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Press Release

Press Statement From Office Of Insurance Regulation
Thursday, January 19, 2006
Contact:   Beth Scott
               850/ 413-2515
 
Whether the Florida Insurance Commissioner is elected or appointed is a decision for the Florida Legislature and Governor. However, it should be noted that Florida already has an elected official, Chief Financial Officer Tom Gallagher, who regulates insurance agents and agencies, insurance fraud, insurance company rehabilitation and liquidation, workers compensation and consumer services. In addition, Florida has an appointed insurance official, Commissioner Kevin McCarty, who regulates insurance company rates, insurance policy forms, financial oversight of companies, and market investigations. Florida policymakers created the appointed position to regulate insurance companies to remove politics from the position and to ensure the commissioner serves the needs of all Floridians - Democrat, Republican, and Independent voters.
 
An active participant in the National Association of Insurance Commissioners, the Office of Insurance Regulation (Office)has witnessed the nation's myriad of insurance regulatory models of both elected and appointed officers, each experiencing a variety of success.
 
Regardless of whether an Insurance Commissioner is elected or appointed, artificially suppressing markets and insurance rates is not a long-term solution for the problems Florida is experiencing. Artificial suppression has adversely affected insurance consumers and policyholders in the past and would have a destructive impact on the availability of insurance in the long run. The Office supports any long-term solution enacted by the Florida Legislature that provides consumers with available and affordable insurance. That is why the Office has been working with the largest states in the nation, Florida's policymakers, and members of Congress to gain support for a National Catastrophe Insurance Plan that would fund insurance before a disaster occurs rather than increasing the federal deficit after the catastrophe has occurred.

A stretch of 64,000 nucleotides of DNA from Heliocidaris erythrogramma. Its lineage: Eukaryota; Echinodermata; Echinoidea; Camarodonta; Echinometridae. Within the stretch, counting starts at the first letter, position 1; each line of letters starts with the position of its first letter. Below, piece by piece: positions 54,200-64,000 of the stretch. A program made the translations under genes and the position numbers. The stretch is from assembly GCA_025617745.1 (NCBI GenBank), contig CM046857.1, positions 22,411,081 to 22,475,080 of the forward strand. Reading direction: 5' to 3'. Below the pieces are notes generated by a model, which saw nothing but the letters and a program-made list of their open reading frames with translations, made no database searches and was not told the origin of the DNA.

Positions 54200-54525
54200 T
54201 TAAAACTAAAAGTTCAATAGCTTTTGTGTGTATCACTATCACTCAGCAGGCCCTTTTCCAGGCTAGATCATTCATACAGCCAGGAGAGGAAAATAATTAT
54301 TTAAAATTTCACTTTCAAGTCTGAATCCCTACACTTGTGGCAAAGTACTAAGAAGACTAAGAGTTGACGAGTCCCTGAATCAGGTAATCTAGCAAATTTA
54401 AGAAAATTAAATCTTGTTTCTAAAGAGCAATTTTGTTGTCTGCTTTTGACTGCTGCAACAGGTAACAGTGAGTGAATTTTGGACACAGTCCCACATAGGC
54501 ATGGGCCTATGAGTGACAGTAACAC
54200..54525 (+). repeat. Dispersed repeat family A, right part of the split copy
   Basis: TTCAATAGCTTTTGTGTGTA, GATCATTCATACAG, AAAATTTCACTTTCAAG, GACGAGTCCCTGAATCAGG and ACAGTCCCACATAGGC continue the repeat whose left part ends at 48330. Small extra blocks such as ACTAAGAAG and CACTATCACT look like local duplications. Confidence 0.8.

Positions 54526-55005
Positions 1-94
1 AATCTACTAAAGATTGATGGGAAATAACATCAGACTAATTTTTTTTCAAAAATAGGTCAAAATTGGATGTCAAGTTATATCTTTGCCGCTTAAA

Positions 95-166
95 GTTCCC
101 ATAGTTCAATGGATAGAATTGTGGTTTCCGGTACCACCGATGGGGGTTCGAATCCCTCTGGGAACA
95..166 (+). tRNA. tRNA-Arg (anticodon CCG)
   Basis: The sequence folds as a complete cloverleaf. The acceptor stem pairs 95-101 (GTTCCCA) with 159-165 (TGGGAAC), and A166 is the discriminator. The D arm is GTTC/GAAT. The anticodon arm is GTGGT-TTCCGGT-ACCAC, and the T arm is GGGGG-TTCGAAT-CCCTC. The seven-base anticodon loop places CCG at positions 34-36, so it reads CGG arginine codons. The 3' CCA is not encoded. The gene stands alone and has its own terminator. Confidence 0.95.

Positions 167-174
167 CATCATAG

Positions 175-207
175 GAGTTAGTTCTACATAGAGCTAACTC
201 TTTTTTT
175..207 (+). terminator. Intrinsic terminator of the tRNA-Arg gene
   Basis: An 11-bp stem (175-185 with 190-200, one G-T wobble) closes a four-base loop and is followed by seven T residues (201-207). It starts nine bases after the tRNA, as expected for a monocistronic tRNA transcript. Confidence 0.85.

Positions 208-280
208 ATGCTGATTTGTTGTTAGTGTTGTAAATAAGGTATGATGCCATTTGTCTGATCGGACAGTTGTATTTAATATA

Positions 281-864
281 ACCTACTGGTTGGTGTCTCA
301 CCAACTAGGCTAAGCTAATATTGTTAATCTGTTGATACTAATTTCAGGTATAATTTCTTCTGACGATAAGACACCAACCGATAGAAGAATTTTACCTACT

In response to previous inquiries, McCarty explained the Office does not have authority under Florida law to freeze or to call for a moratorium on rates - regardless of whether the commissioner is elected or appointed. By law, the Office is charged with ensuring rates are not inadequate, excessive or unfairly discriminatory. Many consumers have been concerned about not being able to afford rate increases; however, Florida's law has no consumer affordability provision for the Office to consider during rate reviews. The Office welcomes any changes to Florida law that include viability factors that may be included during the rate review process.
 
Additionally, reports of inaccurate and possibly fraudulent claims during the 2004 and 2005 hurricane seasons are continuously reviewed and investigated by the Office. Florida law prohibits insurance companies from basing rates on previous catastrophic losses and claims; therefore, catastrophic losses and claims from the 2004 and 2005 hurricane seasons cannot be used to project future losses or be contemplated in a rate filing. The Office is confident analyses conducted result in approving of rates that meet the statutory standards outlined by the Florida Legislature.
 
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